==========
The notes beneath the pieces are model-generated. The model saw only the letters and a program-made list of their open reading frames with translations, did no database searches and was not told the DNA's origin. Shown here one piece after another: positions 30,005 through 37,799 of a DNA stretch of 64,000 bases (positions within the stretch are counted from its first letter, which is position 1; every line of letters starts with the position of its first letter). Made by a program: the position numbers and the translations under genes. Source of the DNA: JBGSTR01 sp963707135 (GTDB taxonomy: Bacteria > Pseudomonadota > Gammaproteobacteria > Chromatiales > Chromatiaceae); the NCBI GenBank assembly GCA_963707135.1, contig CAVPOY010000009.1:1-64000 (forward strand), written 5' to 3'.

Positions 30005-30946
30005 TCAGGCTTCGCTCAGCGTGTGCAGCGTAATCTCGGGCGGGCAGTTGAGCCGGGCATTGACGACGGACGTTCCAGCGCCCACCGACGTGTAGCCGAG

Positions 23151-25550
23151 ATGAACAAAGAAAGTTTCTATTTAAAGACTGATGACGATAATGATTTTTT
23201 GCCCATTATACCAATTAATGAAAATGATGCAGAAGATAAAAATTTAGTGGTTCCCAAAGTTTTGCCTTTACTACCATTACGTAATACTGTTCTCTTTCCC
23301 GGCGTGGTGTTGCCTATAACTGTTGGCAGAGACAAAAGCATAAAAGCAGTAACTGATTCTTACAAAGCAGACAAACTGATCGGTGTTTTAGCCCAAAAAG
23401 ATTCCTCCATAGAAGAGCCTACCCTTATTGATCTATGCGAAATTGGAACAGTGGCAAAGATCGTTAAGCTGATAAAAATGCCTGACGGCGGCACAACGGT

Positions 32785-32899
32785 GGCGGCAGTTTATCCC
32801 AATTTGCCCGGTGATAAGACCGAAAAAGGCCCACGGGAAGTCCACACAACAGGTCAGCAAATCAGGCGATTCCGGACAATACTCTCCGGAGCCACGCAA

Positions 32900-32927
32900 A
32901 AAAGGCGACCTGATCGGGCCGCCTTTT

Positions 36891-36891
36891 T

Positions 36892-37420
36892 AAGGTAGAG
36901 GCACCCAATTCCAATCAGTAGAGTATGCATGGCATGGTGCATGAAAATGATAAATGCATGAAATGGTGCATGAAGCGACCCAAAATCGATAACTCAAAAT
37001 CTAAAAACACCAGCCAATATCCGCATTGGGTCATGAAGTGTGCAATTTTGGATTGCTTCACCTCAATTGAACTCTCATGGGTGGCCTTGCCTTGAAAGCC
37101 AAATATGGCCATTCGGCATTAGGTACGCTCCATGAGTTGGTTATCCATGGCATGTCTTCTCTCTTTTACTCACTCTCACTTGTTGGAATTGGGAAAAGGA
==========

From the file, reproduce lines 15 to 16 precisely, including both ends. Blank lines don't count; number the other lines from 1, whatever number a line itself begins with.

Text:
Positions 36891-36891
36891 T